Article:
Requests for Crazy Ideas: if you have “crazy ideas” for how to search which Google has not done they invite you to add your ideas on Matt’s blog where he posted a request for those ideas recently: What cool new websearch ideas should Google launch in 2012? 


Matt Cutts Answers Google Questions

NOTE: each of the linked titles below will take you directly to the relevant segment of the video – in case you want to hear it from Matt directly. Otherwise I have done my best to paraphrase his answers; a shorter version of the actual transcription. Read more…

Google announced earlier in the month that they will be making some changes to their quality score algorithm. They say that overall relevance and the quality of your destination URL will contribute more to your quality score than in before.  For the last 5 or so years Google has been making many changes to their quality score algorithm in regards to how much weight is appointed from the destination URL. The more relevant the landing page, the better the quality score resulting in a better performance from your account.

What will this do for My AdWords Account?

As long as you have been using relevant and quality destination URLs for your display ads, you should have nothing to worry about regarding your paid search account. Google says that relevant landing pages may even see a ‘strong boost’ when it comes to your display ads quality score. Read more…

Friday, September 30th, 2011

How Well is Your Website Performing?

One of the most important parts of online marketing is to know what the traffic on your site is doing, and finding out what changes can be made to help the performance of your site. In order to maximize the performance of your site you need to know some things like; where your traffic is coming from, what pages are the surfers visiting, how long are they on the site, where and/or why are they leaving the site, etc.

The Google Analytics LogoGoogle Analytics is one of the best web statistical programs available on the net, and the best part about it is that it’s free to use. Google Analytics has been around for years now and has seen many changes in its lifetime. In the last few months the Dashboard of your analytics account has had an upgrade to a new version which many people are very excited about. Google is up to it again with another major update to their Analytics program offering Real Time analytics data about your site.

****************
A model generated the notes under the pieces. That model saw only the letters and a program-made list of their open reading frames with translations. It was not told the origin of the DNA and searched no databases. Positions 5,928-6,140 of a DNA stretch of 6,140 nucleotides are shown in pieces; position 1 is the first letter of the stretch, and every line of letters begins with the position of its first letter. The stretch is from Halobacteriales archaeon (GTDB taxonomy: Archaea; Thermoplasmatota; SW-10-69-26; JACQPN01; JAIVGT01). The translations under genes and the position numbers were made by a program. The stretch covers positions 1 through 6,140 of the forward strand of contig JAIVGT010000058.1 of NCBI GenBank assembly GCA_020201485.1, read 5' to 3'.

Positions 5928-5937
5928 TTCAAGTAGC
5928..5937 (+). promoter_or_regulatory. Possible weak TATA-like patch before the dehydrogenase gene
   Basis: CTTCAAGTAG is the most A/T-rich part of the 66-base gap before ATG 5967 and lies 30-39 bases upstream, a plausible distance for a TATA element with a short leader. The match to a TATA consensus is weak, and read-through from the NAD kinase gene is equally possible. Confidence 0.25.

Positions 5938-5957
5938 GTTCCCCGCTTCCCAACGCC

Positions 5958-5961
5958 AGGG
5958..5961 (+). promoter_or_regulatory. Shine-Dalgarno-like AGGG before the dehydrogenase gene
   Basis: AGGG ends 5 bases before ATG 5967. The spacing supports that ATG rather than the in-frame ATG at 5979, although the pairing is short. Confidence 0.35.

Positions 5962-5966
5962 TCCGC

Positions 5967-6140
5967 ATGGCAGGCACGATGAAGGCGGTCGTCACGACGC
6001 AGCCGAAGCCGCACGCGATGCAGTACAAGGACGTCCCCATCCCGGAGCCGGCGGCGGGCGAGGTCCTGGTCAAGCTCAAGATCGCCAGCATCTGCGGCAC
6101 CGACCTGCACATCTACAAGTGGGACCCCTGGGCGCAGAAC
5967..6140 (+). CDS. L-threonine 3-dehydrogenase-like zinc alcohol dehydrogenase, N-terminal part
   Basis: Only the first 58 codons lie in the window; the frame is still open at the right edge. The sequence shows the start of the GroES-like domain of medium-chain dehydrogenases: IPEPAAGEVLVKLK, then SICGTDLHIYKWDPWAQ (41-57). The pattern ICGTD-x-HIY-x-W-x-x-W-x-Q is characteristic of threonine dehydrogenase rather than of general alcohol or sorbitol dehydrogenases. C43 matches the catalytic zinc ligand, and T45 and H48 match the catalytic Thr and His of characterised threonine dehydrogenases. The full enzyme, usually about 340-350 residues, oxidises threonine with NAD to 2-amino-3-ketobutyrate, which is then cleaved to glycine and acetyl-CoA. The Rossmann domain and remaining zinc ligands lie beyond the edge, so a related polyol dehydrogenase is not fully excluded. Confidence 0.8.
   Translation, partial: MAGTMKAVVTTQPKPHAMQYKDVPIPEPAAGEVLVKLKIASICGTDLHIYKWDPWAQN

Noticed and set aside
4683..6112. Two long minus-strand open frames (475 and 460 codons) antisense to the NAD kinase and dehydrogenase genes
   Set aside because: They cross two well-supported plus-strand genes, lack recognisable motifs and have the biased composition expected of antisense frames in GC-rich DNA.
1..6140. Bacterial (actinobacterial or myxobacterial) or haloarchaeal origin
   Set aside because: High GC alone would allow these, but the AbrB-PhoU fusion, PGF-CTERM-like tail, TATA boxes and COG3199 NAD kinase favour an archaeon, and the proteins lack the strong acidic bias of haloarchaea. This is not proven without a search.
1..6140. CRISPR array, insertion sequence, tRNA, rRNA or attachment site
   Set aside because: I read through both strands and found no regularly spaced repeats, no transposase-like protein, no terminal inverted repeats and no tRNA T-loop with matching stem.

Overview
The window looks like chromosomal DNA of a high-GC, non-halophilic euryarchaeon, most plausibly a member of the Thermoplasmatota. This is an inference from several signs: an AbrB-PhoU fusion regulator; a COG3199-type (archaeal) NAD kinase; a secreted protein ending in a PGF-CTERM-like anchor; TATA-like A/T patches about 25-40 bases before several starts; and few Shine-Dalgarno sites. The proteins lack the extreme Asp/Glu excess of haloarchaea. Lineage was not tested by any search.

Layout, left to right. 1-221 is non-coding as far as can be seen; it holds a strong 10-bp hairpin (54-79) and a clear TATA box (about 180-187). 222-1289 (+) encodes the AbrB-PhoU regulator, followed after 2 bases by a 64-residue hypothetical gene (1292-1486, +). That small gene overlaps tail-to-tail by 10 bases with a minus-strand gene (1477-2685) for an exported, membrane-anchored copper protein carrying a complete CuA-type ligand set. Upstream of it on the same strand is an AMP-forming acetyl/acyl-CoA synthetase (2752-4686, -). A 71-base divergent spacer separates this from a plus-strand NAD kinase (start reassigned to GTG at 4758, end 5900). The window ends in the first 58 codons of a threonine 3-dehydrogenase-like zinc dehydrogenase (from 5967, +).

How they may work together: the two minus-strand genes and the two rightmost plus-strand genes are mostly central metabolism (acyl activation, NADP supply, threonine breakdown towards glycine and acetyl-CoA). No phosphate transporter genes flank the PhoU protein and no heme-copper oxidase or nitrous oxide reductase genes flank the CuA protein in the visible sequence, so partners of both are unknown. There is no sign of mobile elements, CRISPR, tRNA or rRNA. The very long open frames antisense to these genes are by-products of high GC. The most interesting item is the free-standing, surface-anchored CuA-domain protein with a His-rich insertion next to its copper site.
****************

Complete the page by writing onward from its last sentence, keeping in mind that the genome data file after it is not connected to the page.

How is Google Analytics Changing?

In the past the data you could see was only for past performance of your website whereas you could try to click on the current day to view your statistics but all fields would yield zeros. Now you do have the option to see your statistics in Real Time, which is great for testing new campaigns, watching a new source of traffic, troubleshooting your site, etc. Read more…

Clickable Phone Numbers with Mobile AdWords

If you are one of those mobile internet enthusiasts you should be thrilled that Google AdWords has clickable phone numbers displayed with their ads (launched in January). Since the change you have had the option to allow users to call you directly just the same way as if they were to click on your ad to go to your site. By setting this up in a separate part of your Google AdWords account, you can give the option for the system to make this functional. Read more…

I don’t usually write about scams, but had a fun phone call this morning and thought I would just put out a warning for the 1 or 2 readers out there who may fall victim to such a scam.

I got a phone call from an unknown-name, unknown number. Well, actually my wife answered the call, and when I overheard the conversation I quickly asked for the phone before she hung up – I knew immediately what the call was about and I wanted to have some fun.

The caller starts off by identifying himself as working for Microsoft, and that the reason he is calling is that he wants to protect my computer from viruses. You see, apparently my computer has been sending him error messages, kind of an SOS message, and his job is to respond to these messages and help fix the problem. Its awfully nice of Microsoft to be looking out for me like this without having to even ask. Read more…

Have you ever wondered how viewers respond to a particular movie or commercial? Does it retain an audience or do people leave straight away? Wouldn’t it be useful to know specifically what parts of a movie or commercial are popular so that your next video posting can be better than your previous?